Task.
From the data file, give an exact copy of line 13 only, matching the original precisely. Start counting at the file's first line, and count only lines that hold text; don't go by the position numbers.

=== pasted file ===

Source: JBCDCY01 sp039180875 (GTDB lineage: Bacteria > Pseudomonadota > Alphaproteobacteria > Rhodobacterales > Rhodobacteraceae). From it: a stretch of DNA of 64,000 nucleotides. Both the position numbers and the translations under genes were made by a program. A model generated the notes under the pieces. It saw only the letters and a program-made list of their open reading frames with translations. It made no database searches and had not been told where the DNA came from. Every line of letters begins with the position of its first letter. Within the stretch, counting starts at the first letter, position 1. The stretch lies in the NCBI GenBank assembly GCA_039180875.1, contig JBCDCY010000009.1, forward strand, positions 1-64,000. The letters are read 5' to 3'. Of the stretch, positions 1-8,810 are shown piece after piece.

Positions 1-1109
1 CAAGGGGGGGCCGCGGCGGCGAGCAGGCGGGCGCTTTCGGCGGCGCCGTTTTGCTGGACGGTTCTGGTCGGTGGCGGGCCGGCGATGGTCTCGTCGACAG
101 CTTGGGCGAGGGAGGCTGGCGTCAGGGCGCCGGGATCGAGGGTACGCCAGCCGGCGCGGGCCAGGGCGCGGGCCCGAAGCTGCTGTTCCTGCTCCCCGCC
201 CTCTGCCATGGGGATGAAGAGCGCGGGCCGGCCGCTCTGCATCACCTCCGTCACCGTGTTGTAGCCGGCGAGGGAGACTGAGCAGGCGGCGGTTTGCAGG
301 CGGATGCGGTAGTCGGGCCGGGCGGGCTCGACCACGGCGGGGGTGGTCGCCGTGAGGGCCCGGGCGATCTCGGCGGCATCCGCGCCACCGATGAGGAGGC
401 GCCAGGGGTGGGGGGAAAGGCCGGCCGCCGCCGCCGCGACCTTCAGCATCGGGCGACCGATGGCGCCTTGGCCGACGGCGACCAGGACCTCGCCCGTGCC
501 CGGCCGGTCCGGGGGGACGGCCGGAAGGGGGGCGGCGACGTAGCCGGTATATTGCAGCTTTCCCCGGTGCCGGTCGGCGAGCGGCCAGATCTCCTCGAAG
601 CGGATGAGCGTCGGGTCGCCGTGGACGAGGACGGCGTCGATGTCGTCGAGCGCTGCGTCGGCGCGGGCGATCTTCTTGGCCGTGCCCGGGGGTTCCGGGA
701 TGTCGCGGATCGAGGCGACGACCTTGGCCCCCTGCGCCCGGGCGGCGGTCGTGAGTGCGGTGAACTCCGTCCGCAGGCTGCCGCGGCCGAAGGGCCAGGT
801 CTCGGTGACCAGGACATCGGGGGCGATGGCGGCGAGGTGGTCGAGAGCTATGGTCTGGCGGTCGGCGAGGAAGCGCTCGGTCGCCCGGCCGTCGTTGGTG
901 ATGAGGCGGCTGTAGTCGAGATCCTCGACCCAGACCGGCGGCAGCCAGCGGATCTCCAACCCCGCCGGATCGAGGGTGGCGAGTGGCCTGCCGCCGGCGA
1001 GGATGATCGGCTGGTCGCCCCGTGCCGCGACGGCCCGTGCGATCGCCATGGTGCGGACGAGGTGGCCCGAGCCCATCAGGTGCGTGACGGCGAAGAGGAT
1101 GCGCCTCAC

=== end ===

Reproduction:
1001 GGATGATCGGCTGGTCGCCCCGTGCCGCGACGGCCCGTGCGATCGCCATGGTGCGGACGAGGTGGCCCGAGCCCATCAGGTGCGTGACGGCGAAGAGGAT